If Veer doesn't work, I'm ready to shoulder the entire blame for its failure'
Actor-scriptwriter Salman Khan doesn't shirk responsibility but at the same time is confident his mega-budget period film will meet expectations
Roshmila Bhattacharya email@example.com
After the superhit Wanted the film industry's expectations are riding on you to deliver the year's first blockbuster with the Rs 50 crore Veer...
The figure is much higher, Rs 50 crore is just the cost of production.
(Smiles) But we'll make sure we meet expectations.
Anil Sharma had made a Gadar earlier. It was a period film too but Veer is a 100 times bigger in scale and grandeur. It's a window to the future of Hindi cinema.
You admitted to being disappointed with the songs at the music release?
(Smiles) Just because I'm promoting a film doesn't mean that main khud ka dhindora peetun (I blow my own trumpet). The fate of the film will be decided on January 22. Tab dekhenge kitne taarif milti hai (We'll see then how much praise it gets). On my part, it felt good to get back to script writing after Chandramukhi. And if God forbid the film doesn't work, I'm ready to shoulder the entire blame for its failure.
At the same function you pulled up a security guard for pushing back a child who tried to reach out to you.
(Smiles) I had a pen in my hand and there were cameras around. I wanted to drill a hole in those cameras to prove that the pen is actually mightier than the sword I wield in the film.
As far as the security guard goes, sometimes these events can get a little unmanageable and these guys are hired to protect me from over-enthusiastic fans. Since they are usually looking straight at me, they are often unaware if the person trying to push through is young or old. It's okay if it happens with a young guy who can handle being pushed around and may even like it.
But if it is senior citizen or a child as in this case, they should never be treated roughly.
(Just then Katrina Kaif who is also at Mehboob Studio for an ad film shoot, strolls up and greets Salman with a kiss. They exchange a few pleasantries. As she is walking away, Salman squints at her dress and asks, "Is that what you're wearing in front of the camera?" Katrina nods and continues on her way with Salman shouting out loud, "Pull it up a bit then," and shrugging as he turns to face me again.)
Hey, buzz is that all's not well between Katrina and you?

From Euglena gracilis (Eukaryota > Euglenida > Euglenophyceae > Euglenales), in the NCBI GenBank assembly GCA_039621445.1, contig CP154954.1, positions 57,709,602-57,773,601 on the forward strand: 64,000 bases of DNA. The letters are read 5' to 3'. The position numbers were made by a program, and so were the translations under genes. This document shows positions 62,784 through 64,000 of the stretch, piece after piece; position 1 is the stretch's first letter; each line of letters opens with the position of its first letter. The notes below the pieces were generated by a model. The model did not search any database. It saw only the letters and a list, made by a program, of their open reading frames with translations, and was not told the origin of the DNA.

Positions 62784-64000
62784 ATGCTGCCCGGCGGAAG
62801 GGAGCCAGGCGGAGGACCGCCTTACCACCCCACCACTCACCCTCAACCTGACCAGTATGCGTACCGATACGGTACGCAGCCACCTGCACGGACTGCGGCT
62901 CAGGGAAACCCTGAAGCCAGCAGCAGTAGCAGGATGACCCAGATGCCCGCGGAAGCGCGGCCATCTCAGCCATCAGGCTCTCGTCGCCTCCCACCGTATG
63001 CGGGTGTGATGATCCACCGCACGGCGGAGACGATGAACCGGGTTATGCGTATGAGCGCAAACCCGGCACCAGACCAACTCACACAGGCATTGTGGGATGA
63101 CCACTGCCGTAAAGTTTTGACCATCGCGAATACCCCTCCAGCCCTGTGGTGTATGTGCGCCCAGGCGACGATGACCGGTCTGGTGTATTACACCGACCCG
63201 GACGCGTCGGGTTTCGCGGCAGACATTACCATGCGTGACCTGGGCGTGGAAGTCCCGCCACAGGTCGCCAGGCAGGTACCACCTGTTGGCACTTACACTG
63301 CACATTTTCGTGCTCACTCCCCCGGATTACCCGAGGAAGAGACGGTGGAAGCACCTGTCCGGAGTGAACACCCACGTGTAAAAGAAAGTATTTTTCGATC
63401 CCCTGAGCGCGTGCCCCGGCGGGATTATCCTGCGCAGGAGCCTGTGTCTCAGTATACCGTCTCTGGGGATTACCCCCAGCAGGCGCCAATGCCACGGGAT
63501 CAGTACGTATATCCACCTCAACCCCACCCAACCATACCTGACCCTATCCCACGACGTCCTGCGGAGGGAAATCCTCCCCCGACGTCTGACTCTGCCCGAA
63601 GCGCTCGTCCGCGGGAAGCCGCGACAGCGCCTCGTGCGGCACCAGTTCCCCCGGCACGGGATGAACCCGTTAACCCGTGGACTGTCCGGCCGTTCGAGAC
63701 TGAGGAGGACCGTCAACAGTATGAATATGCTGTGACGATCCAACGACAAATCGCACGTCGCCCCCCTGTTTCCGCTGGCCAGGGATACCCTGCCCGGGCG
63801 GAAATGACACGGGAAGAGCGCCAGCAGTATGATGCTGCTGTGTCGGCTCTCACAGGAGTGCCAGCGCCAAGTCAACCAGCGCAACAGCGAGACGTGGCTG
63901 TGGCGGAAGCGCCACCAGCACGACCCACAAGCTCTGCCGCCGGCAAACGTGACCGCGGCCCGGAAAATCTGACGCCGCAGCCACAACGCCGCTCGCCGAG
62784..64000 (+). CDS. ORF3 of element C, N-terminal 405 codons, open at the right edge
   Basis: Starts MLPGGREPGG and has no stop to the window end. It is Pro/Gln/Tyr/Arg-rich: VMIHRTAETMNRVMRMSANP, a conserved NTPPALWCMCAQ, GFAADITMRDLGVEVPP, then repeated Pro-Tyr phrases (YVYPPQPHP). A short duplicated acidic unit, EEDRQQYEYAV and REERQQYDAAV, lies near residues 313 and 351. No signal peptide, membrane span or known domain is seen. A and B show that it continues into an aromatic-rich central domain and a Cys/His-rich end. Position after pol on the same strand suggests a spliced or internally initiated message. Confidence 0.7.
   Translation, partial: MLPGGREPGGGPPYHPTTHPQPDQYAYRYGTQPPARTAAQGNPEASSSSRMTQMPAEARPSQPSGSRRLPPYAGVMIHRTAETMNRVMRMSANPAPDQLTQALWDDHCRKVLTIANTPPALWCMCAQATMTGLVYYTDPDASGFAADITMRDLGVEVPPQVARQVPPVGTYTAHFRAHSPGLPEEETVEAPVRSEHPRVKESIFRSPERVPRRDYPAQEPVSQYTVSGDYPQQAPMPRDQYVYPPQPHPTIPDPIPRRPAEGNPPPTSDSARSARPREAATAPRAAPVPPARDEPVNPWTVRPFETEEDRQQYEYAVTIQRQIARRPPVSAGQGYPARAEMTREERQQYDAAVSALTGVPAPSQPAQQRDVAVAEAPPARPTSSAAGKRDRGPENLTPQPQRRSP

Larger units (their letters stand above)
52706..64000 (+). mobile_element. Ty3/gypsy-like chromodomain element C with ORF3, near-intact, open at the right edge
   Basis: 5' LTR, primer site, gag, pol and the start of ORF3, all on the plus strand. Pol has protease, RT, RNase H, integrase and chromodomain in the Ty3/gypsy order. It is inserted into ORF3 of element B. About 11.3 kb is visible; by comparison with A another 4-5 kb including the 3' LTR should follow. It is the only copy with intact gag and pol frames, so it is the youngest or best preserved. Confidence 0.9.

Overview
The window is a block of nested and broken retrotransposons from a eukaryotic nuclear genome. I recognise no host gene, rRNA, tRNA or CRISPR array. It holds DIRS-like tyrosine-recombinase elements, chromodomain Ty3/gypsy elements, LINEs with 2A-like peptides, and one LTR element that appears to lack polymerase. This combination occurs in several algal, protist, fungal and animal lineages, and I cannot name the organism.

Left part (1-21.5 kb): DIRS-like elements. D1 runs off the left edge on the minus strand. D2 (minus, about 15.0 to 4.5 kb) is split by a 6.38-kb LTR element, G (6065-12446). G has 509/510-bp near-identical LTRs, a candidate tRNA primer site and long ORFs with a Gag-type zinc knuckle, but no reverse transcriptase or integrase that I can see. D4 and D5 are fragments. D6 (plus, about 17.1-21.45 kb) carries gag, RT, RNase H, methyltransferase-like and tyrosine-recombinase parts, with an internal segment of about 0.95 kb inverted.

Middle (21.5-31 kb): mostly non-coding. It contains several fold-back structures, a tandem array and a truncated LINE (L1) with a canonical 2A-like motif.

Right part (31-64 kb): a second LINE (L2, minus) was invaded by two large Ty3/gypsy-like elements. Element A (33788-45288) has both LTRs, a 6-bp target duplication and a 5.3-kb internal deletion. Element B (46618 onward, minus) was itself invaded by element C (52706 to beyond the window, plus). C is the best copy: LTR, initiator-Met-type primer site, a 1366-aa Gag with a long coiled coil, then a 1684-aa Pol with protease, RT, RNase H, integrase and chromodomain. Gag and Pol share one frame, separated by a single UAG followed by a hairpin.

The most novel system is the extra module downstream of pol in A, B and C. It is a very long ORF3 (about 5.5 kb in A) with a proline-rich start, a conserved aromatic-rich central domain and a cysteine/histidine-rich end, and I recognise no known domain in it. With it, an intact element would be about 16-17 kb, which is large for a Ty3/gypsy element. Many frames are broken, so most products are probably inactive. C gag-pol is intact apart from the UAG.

So, who was that? The press has broken me up so many times and married me off as many times too.
(Shrugs) It doesn't matter! Where were we?
Talking about Veer. What does the word mean to you?
Veer... Hmm, brave, fearless! So, who's the bravest person you've met?Every person you meet is brave.
Veer does not only mean riding a horse, wielding a sword and vanquishing an army single-handedly. Sometimes not fighting is an act of courage too as is taking on punishment.Going out to work everyday in a city like Mumbai that has had more than its share of terror attacks and accidents, not knowing if you'll return home safe that evening, is brave too. So is staying away from all that's bad, no matter how much the temptation, and doing at least one good deed a day. Also, respecting your seniors, juniors and contemporaries. (Smiles) I feel veer everyday. I'm sure so does everyone else.
Talking about contemporaries, a film of another Khan is up for release within weeks of yours.
You're talking of My Name Is Khan, right? I've seen the promos. I think they are excellent. I messagedKaran (producer-director Karan Johar) saying the same. I'm sure the film will do well.
You don't Tweet or even come on Facebook...
I'm not very computer savvy but I'm active on my blog. I write a lot about Veer.
Ever thought of replacing Shah Rukh Khan as the 'King of Twitter' given that Wanted has made you a wanted star too.
I'm not here to replace anyone. I'm just an ordinary guy who has been fortunate to bridge the gap between the classes and masses. That's helped me to hang in there.
Edited by rhea_6 - 12 January 2010 at 6:29am